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16 Things We Loved & Loathed About The Porsche 718 Boxster GTS

Hairdressers need not apply.

There’s no shortage of fast cars to choose from in the Porsche hangar. Sure, the 911 is and always will be the German marque’s definitive halo car, but amongst that elite group also exists a much more conventional scalpel for taking you from point A to point B – quickly.

We got behind the wheel of the latest Porsche 718 Boxster GTS for a week to see how it handled Sydney traffic before taking on a day trip which saw some of the countryside’s tightest twisties and semi-damp conditions.

Not only did we live to tell the tale, but we also left with a dorky smile. Here’s why.

Quick Facts

Cost: AU$197,359 ($191,071 manual)
Transmission: PDK
0-100kmh: 4.3 seconds
Engine: 2.5-litre four-cylinder turbo with 269kW (365hp)

1. We can’t call it a ‘hairdresser’s car’ anymore. The current generation Boxster is sleeker, classier and more aggressive than ever…

A look back at the older generation Boxsters will show you exactly how far this current model has come. Whilst the fundamental silhouette of a traditional drop top remains, the body lines are now much more defined, sharper and dare we say, masculine. This particular example we drove wore a GT metallic silver body paired to a red convertible roof. Subtle with a hint of sportiness.

2. Power isn’t everything…and that’s the Boxster’s ace up the sleeve.

Porsche aficionados will be familiar with with a naturally aspirated flat-six engine in the back of a Porsche. A turbocharged flat-four engine in middle of a Porsche? Not so much. But when you drop two cylinders and bolt on a turbo, you also drop weight and this plays beautifully into the 718 Boxster’s ethos of supreme agility. In numbers, that’s a healthy 269kW pushing around a weight of about 1,400kg.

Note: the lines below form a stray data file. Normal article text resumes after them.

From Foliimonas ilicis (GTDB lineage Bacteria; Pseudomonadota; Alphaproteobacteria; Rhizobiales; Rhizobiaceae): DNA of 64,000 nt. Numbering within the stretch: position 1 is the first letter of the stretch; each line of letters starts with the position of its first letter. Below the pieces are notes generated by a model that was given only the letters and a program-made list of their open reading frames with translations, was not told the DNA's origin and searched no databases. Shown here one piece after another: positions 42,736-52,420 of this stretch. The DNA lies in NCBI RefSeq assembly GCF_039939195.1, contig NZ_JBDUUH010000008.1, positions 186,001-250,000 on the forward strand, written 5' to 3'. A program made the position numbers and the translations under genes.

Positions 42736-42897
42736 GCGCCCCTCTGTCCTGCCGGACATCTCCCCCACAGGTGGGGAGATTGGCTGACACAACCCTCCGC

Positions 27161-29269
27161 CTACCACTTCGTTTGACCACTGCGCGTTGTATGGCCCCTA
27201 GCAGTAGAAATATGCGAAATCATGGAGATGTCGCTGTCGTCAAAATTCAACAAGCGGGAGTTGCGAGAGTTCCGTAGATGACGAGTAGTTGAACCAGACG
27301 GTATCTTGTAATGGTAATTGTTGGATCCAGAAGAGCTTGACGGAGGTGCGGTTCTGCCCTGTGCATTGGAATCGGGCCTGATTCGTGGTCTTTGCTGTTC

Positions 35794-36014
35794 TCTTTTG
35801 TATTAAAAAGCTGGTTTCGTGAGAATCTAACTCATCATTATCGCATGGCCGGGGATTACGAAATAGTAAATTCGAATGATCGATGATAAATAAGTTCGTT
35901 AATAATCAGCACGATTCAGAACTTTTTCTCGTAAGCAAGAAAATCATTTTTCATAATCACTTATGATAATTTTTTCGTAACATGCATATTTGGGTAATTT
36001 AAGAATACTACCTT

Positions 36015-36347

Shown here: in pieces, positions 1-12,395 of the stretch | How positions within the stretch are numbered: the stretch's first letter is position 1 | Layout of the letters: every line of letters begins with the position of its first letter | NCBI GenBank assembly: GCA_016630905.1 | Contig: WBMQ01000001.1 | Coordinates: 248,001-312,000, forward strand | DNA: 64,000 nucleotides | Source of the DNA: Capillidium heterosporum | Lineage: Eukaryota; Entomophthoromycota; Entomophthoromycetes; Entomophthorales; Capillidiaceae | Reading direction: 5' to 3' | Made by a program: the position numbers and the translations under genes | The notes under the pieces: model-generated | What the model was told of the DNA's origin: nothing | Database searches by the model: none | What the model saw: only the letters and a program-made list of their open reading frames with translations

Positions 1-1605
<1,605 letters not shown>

3. It’s not just a random name, it’s a tribute to punching above your weight.

Even the 718 nameplate is a tribute to a racing series which was won by a lighter car that out-handled cars with bigger engines and power figures.

4. Balanced handling and feels like it’s on rails even in damp conditions

When you have a mid-engined rear-wheel-drive car that’s designed to go around corners at speed, you need an equal amount of stopping power and grip to ensure you pull up right. The 718 Boxster accomplishes this with four piston monoblock calipers front and rear accompanied by the insanely grippy Michelin Pilot Sport 4S tyres. How grippy? My friend driving behind copped serious windscreen stone chips from the rear tyres throwing up all the loose gravel. Oops.

5. It didn’t turn many heads…

And we loved it for that very reason. Previously, we trialled the 911 Carrera T and parked it at our local gym. People stopped, marvelled and sniggered at our canary yellow beast. We put the 718 Boxster in the same spot and…nothing. With the roof up the car simply blends in (sort of) without looking like a $200,000 car. It’s subtle enough to park anywhere without needing worry, yet when the time comes to open it up, it performs exactly how a $200,000 car should. Needless to say, this is a car designed more for the modest enthusiast.